as shown in the red box, older age was the strongest independent risk factor for in hospital deaths and the risk increased with increasing age. other characteristics significantly associated include male sex, immunal disease, chronic lung disease, cardiovascular disease, neurologic disorder, and diabetes. combining data from covid net with population-based data from the behavioral risk factor surveillance system, or brsss, we likewise developed models to assess risk for covid-19 hospitalization among adults with specific underlying conditions. again, after adjusting for age, sex, and race and ethnicity, the risk for covid-19 associated hospitalization was greatest for adults with severe obesity, chronic kidney disease, and diabetes, as shown in the red box.
compared with adults without these conditions, those that have them were three to five times more likely to be hospitalized for covid-19. furthermore, the risk of covid-19 hospitalization increased with the number of underlying medical conditions, as shown in the red box on this table. while specific risks varied depending on the specific underlying medical condition, adults with three or more conditions had five times the risk of covid-19 hospitalization, compared to adults with no conditions. due to increased age, underlying medical conditions, and the congregant living situation, residents of long-term care facilities have been disproportionately impacted by covid-19. as shown here, residents of these facilities comprise nearly 50% of covid-19 hospitalizations among adults aged 75 to 84 years, and nearly two-thirds of
covid-19 hospitalizations among adults aged 85 years and older. as such, the advisory committee for immunization practices, or acip, recently recommended long-term care facility residents as a priority group to receive initial doses of covid-19 vaccines once approved. similarly, health care personnel have been prioritized for vaccination to preserve capacity to care for patients with covid-19 and other illnesses. again, based on covid net data, 6% of adults hospitalized with covid-19 were health care personnel, with nursing related occupations being most frequent. health care personnel hospitalized with covid-19 had similar prevalence of underlying medical conditions, most notably obesity, as that observed among adults hospitalized with covid-19. all adults.
likewise, a similar proportion of severe clinical outcomes, including icu admission, mechanical ventilation, and death, occurred among health care personnel as that across all adult covid-19 hospitalizations. as we prepare for covid-19 vaccines, it's important to establish baselines to assess their future impact and maintain ongoing assessments of the total burden of sars-cov-2 infections in the u.s. to that end, cdc has implemented a nationwide prevalence survey to help track the number of people with evidence of previous sars-cov-2 infection, including milder infections that do not result in care seeking or testing for acute infection. these involve biweekly testing of approximately 50,000 residual specimens from commercial laboratories for antibodies against sars-cov-2.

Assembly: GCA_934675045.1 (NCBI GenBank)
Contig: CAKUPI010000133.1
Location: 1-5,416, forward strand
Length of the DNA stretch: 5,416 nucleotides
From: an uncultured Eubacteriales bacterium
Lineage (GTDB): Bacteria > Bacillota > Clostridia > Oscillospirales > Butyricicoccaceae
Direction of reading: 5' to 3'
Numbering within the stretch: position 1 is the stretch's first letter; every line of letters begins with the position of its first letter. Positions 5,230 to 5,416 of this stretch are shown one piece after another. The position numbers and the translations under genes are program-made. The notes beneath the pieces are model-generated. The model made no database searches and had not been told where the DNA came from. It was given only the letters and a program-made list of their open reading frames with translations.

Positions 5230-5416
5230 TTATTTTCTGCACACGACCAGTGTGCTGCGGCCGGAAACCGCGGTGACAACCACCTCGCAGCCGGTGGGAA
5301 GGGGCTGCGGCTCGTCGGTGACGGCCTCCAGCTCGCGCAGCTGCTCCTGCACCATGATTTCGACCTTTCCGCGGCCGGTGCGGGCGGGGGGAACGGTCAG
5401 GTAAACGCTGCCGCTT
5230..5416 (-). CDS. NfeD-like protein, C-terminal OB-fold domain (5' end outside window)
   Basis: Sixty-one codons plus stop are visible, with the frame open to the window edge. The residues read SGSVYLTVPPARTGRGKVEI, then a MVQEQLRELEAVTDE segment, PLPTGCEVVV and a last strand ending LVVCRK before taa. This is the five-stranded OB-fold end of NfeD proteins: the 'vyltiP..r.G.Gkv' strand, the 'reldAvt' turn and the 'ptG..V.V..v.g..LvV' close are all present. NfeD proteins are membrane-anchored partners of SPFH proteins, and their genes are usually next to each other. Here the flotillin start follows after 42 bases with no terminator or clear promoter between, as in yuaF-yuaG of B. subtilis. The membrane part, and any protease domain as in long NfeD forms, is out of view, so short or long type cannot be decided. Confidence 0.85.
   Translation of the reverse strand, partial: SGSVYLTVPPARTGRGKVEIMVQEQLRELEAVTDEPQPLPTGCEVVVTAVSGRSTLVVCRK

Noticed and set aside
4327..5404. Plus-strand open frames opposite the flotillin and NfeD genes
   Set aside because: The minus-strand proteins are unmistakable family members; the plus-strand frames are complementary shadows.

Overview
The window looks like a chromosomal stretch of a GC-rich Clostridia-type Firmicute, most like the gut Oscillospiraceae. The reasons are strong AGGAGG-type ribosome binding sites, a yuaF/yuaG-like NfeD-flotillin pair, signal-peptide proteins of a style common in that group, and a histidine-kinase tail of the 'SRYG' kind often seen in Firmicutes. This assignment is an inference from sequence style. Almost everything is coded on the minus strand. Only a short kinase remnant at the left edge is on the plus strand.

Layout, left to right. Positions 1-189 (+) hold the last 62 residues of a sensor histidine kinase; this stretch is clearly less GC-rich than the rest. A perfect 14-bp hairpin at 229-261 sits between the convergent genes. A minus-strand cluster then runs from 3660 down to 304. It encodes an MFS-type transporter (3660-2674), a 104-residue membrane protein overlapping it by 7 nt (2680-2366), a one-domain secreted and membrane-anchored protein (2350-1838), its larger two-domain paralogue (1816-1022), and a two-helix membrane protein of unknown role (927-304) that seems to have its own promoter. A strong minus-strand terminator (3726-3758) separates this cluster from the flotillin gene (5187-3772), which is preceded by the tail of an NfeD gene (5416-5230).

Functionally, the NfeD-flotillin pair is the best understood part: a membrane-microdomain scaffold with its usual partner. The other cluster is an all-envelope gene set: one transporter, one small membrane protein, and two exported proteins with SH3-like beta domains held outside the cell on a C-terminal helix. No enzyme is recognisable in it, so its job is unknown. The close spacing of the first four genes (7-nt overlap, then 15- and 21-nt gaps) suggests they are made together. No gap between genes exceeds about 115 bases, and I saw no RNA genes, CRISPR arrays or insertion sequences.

through the first few rounds of this survey, estimated seroprevalence has ranged from 0.4 to 23% across u.s. jurisdictions. however, as of late september less than 10% of specimens from most jurisdictions have evidence of previous sars-cov-2 infection. in general, the highest seroprevalence was observed among children and adults aged less than 50 years, and lowest among older adults, aged 65 and older. using the different multiplier modeling approach, which uses reported cases and other data sources to then account for under-detection and under-reporting, cdc recently released estimates of the total number of hospitalizations, illnesses, and infections with sars-cov-2 in the u.s. this analysis estimated that one of every 2.5 hospitalized cases
and one of every 7.1 non-hospitalized cases may have been nationally recorded. applying these multipliers to reported cases through the end of september, you'll get a national estimate of 2.4 million hospitalizations, 34.8 million illnesses, and 52.9 million total infections. as the figure to the right shows, most estimated hospitalizations occurred among older adults, while most illnesses and infections were among younger adults. so in summary, now, as of december 9, over 15 million cases and over 285,000 deaths associated with covid-19 have been reported in the united states. however, based on seroprevalence surveys and models the total estimated number of infections
is likely two to seven times greater than reported cases. though, less than 10% of the population in most states had evidence of previous infection through september. factors associated with increased risk for severe covid-19 include older age, racial and ethnic minority group membership, and several specific underlying medical conditions. ongoing surveillance and epidemiologic studies will help further implementation of candidate vaccines, including assessment of their impacts, safety and effectiveness. lastly, even with the promising advent of covid-19 vaccines, there's continued need for non-pharmaceutical interventions, including mask use, physical distancing, and hygiene and environmental disinfection, to help bring an end to this devastating pandemic. finally, i would like to acknowledge the thousands of